The UTC-x says it meets the "stand alone sight" requirement. But it is a long range thermal clipon, so it uses the "tiny screen" trick. Hence, looking thru the rear of it with no magnification, it is tiny. So, I would consider it to be a thermal spotter or a thermal stand alone sight only in desperation. That is, worse than "marginal". The SNIPE and the APOLLO on the other hand, pass this requirement since they don't use the tiny screen trick.

    The main strength of the UTC-x is that it is a CLIPON. You can move it around from rifle to rifle and it does not shift the POI. That is a combination of the collimating lens on the back and the solid optical train that maintains the optical center thru the entire device. None of the below $10k list price thermal clipons do this. Both the Apollo and the SNIPE have adjustments, that are easy to use. The UTC-x has no adjustments. Mount and shoot. The only caveat to this is that the optical centers must be "in the ball park. Rings that are between 1.3 and 1.4 optical center work with the UTC-x which is 1.31. ADM 1.55 mount does not work, the UTC-x hit low with that mount on the day scope.

    The primary downsides of the UTC-x are availability and price. It took me six months of calling around the country to find an official BAE dealer that would work with me to get approval from BAE to sell one to me. I finally succeeded, but I'm not sure how repeatable the process is.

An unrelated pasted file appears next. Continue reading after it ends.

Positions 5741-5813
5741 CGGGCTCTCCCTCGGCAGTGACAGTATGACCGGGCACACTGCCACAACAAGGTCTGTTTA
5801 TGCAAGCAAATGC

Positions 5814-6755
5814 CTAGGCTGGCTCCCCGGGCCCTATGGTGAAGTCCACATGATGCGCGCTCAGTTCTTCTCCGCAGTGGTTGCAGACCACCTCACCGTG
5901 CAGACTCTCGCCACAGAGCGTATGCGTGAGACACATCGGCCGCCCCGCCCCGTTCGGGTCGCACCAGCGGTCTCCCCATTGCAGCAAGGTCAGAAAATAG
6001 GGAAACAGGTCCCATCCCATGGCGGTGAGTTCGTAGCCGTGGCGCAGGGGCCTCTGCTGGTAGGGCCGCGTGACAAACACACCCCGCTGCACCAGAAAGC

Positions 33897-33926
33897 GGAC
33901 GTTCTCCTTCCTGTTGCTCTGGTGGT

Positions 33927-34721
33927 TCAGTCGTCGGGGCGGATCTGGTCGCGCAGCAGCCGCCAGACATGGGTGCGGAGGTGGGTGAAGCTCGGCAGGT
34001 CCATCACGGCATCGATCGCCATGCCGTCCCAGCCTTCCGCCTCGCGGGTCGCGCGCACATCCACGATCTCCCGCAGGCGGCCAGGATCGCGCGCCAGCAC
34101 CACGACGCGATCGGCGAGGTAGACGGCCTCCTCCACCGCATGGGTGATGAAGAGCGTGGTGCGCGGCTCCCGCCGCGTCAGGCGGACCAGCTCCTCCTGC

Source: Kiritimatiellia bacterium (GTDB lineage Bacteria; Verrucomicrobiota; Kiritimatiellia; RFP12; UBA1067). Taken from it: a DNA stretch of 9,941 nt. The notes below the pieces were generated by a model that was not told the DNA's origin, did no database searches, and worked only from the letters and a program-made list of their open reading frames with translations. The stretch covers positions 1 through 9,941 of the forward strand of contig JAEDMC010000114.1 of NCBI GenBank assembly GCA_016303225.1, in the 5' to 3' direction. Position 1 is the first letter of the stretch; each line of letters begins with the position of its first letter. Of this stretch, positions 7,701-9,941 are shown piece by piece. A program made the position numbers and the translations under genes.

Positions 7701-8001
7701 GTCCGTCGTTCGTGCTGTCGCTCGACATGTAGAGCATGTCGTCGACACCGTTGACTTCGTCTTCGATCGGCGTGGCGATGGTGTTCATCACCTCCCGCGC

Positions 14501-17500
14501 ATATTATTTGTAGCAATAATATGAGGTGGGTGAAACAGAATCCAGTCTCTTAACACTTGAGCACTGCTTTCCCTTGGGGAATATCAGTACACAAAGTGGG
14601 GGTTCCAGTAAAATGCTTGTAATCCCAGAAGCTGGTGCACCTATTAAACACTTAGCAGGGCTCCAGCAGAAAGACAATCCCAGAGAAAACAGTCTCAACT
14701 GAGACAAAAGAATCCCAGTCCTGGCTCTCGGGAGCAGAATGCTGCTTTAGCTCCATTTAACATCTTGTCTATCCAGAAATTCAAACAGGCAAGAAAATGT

Right now, if I was buying another long distance thermal clipon (supports 10x or more magnification on the day scope) ... I would go with the FLIR T-75. Those are available for $11,900. They are easier to get, in fact, the path now is to buy direct from FLIR. I have the name and number of the FLIR person to call if anyone is interested.

  • Some general data on thermal clipons I've learned over the past 4 years of using them ...

    A lot of people think they want a thermal clipon ... I did !!! Night vision clipons and thermal clipons have a significant difference ... the NV clipon is more of an analog device ... whereas the thermal is a digital device. With the thermal you are looking at a TV screen. If you magnify a thermal clipon, on the backend, with either digital magnification or day scope magnification you are looking at a zoomed in TV screen. At 2x a 640x480 becomes a 320x240 and you've lost 75% of your pixels ... that is 75% of your resolution !!! And that is just 2x magnification ... if you go to 4x, then the 640 becomes a 160 and the 480 becomes a 120 ... and you've lost 93% of your resolution.